SHARP PAIN WHEN BITING DOWN?

Mouth pain can be overwhelming

Have you experienced a sharp pain when you bite down on a certain tooth? Does the pain disappear shortly afterwards? Do you avoid certain foods to chew on or use the other side of your mouth when eating? If all this sounds familiar, you may have what is commonly referred to as cracked tooth.

A cracked tooth hurts because the pressure of biting causes the crack to open. When you stop biting, the pressure is released and a sharp pain results as the crack quickly closes.

Even though the crack may be microscopic and may not show on an x-ray, when it opens, it sends a sharp pain down to the nerve tissues of the tooth (pulp). The pulp  contains the tooth’s nerves and blood supply. If the crack irritates the pulp, the tooth may become sensitive to temperature extremes. If the pulp becomes damaged or diseased root canal treatment may be necessary to save the tooth.

Treatment of cracked tooth

Simple Crack: The majority of cracked teeth (about 80%) can be treated by placement of a simple crown (cap) on the tooth. The crown helps to compress the crack and often times after preparation and crown placement the pain usually disappears.  We leave a temporary crown on for 4-6 weeks just to be sure the tooth has healed. If this is the case with your tooth, we will place the final crown without a problem on your next appointment. The pain from the cracked tooth is now solved.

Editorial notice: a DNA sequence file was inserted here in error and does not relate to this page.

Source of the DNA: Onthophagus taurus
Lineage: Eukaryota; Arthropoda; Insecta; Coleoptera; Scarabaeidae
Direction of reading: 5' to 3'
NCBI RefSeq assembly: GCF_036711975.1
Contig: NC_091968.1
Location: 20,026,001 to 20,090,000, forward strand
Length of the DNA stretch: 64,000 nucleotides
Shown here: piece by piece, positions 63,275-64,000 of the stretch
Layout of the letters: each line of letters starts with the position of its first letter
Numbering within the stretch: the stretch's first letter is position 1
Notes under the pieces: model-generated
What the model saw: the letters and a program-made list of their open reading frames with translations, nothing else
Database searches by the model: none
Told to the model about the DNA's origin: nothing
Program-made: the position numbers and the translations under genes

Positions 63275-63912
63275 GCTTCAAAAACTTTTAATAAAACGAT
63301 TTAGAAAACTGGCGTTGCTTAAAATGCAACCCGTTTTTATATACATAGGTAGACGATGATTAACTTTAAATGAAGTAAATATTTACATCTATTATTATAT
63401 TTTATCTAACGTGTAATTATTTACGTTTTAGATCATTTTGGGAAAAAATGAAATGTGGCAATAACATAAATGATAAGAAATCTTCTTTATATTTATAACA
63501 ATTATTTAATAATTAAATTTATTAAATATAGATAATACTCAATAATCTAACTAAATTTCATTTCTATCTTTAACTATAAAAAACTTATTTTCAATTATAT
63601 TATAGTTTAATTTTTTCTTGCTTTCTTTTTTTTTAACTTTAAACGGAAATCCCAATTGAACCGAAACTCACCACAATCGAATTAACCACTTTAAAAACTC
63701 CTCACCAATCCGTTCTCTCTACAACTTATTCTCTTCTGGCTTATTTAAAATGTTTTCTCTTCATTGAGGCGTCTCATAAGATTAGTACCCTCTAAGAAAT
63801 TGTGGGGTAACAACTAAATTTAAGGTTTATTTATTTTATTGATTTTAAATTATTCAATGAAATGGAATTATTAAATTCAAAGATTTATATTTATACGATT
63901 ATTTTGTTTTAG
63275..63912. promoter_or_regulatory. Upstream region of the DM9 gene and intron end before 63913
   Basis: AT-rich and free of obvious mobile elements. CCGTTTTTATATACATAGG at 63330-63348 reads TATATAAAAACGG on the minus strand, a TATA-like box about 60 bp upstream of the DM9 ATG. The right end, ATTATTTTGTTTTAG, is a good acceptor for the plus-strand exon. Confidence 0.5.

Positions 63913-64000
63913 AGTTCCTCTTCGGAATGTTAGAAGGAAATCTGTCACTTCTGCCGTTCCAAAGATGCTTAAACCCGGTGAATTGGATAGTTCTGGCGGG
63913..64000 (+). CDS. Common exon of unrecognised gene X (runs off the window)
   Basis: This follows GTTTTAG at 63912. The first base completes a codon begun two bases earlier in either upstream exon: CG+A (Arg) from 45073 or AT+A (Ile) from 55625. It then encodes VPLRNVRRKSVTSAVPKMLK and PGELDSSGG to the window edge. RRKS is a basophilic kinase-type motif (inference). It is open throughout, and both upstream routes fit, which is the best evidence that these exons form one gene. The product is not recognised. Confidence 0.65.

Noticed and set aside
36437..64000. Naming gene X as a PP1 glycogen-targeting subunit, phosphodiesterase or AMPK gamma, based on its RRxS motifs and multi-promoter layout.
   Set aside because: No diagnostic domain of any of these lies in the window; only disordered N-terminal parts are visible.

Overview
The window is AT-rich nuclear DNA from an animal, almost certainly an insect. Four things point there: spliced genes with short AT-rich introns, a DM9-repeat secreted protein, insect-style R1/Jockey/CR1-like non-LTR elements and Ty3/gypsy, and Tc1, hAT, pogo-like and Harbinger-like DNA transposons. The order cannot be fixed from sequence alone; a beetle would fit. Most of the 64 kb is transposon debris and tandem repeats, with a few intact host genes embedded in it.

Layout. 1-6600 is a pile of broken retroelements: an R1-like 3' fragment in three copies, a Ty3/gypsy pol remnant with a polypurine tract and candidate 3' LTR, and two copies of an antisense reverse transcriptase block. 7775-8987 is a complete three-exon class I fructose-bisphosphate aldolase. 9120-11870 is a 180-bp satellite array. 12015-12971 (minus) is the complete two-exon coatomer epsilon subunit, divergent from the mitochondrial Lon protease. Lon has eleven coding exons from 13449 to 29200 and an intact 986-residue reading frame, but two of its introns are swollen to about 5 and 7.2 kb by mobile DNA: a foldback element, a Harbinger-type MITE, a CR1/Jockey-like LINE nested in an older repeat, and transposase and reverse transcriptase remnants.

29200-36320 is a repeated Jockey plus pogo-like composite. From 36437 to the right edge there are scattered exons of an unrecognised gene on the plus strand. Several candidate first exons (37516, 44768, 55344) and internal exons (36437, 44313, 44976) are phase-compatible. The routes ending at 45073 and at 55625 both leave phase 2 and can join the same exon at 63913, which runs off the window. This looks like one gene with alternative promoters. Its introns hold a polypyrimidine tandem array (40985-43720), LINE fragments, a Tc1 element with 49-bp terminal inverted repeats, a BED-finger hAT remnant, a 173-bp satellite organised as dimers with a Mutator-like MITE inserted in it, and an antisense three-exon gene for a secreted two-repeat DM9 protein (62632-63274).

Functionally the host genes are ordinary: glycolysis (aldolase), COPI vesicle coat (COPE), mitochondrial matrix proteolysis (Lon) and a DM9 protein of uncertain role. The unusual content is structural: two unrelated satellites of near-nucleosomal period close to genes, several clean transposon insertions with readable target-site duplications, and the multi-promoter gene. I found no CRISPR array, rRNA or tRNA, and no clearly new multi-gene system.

Complex Crack: Occasionally, (about 20%) the tooth cracks into the pulp (nerve) of the tooth. If pain persists after placement of temporary crown, you may have a crack that extends into this tender area of the affected tooth. This tooth may require root canal treatment . Usually most of the symptoms disappear and after treatment, a crown is then placed.  In the rare occasions the symptoms do not subside, (less than 2%), the crack has extended down into the roots of the tooth, and the tooth cannot be saved.  Regular dental checkups are important. They allow problems to be diagnosed and treated in the early stages. We are accepting new patients, so call our office today to schedule your new patient consultation!

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